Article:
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*To*: tesla@xxxxxxxxxx*Subject*: Re: Wire length LC derivation,*From*: "Tesla list" <tesla@xxxxxxxxxx>*Date*: Mon, 14 Mar 2005 20:02:15 -0700*Delivered-to*: testla@pupman.com*Delivered-to*: tesla@pupman.com*Old-return-path*: <teslalist@twfpowerelectronics.com>*Resent-date*: Mon, 14 Mar 2005 20:07:49 -0700 (MST)*Resent-from*: tesla@xxxxxxxxxx*Resent-message-id*: <qVjgjD.A.jNE.EGlNCB@poodle>*Resent-sender*: tesla-request@xxxxxxxxxx

Original poster: Ed Phillips <evp@xxxxxxxxxxx>

"There are several simplifying assumptions you have made that are not valid. This has been well addressed in the literature at least 70 years ago, if not earlier."

From the time of Maxwell on; I believe Lorentz did the first exact formulation during the 1880's. Very accurate approximate (and much easier to use) formulae were available by 1900.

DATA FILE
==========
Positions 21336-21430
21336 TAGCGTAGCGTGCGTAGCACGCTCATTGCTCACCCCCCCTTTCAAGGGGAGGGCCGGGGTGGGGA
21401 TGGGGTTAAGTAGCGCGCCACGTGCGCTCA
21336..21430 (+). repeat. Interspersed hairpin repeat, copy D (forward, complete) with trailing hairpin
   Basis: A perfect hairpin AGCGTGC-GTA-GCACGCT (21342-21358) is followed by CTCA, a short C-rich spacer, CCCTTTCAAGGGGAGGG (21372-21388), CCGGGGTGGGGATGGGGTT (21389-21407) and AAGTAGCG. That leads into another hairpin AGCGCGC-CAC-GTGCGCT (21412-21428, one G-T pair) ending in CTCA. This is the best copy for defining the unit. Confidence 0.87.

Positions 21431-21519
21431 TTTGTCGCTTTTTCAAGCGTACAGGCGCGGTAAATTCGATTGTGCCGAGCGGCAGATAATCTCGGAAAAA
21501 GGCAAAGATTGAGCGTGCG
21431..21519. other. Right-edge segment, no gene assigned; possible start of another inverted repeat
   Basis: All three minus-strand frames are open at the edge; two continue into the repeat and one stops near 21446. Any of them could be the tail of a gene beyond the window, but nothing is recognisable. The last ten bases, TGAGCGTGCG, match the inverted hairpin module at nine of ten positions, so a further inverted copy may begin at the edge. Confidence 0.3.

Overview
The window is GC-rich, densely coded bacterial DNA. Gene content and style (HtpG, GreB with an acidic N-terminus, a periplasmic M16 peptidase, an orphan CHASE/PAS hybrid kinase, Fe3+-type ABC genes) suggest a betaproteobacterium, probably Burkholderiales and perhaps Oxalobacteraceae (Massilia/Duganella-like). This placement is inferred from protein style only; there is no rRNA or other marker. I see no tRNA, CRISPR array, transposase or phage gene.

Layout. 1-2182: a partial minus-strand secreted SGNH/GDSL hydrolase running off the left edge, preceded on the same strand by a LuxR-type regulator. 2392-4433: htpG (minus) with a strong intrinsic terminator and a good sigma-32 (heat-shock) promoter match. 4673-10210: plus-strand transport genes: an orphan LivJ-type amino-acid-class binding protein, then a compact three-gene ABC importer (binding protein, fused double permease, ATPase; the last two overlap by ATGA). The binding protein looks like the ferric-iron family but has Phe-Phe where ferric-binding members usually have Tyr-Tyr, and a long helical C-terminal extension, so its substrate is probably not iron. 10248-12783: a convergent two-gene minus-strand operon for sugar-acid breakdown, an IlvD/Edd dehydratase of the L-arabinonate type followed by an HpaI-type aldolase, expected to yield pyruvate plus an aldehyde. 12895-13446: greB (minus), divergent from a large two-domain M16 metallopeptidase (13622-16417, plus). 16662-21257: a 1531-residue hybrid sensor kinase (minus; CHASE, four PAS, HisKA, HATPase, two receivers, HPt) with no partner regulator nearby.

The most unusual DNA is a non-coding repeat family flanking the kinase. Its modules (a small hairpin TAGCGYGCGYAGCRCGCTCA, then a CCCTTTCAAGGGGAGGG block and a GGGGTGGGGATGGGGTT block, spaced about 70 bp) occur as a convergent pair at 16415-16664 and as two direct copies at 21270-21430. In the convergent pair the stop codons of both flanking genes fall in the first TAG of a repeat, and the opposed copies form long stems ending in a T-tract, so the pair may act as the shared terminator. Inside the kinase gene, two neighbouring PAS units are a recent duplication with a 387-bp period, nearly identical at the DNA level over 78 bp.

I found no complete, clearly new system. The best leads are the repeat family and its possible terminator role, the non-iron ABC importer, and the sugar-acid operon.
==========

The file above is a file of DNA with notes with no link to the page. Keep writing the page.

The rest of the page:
"1) the secondary is not an infinite solenoid in a typical tesla coil. More exact equations are available for various configurations (e.g. NBS Circular 74), or one can numerically integrate the configuration."

Terry has C74 in .pdf form at hotstreamer. Interesting reading but tedius to pick through. There are many excellent formulae in it, including calculation of inductance, mutual inductance, and capacitance of many configurations.

"2) The self capacitance is not that of an isolated sphere. If you must approximate, you should probably use that for a cylinder over a ground plane. Medhurst is the standard reference for these equations. Or, as with inductance, you can numerically integrate."

There are plenty of inductance and capacitance calculation programs on the web, some running "on screen" in Java. Try a google search. There is also a lot of good stuff on Antonio's site.

Ed

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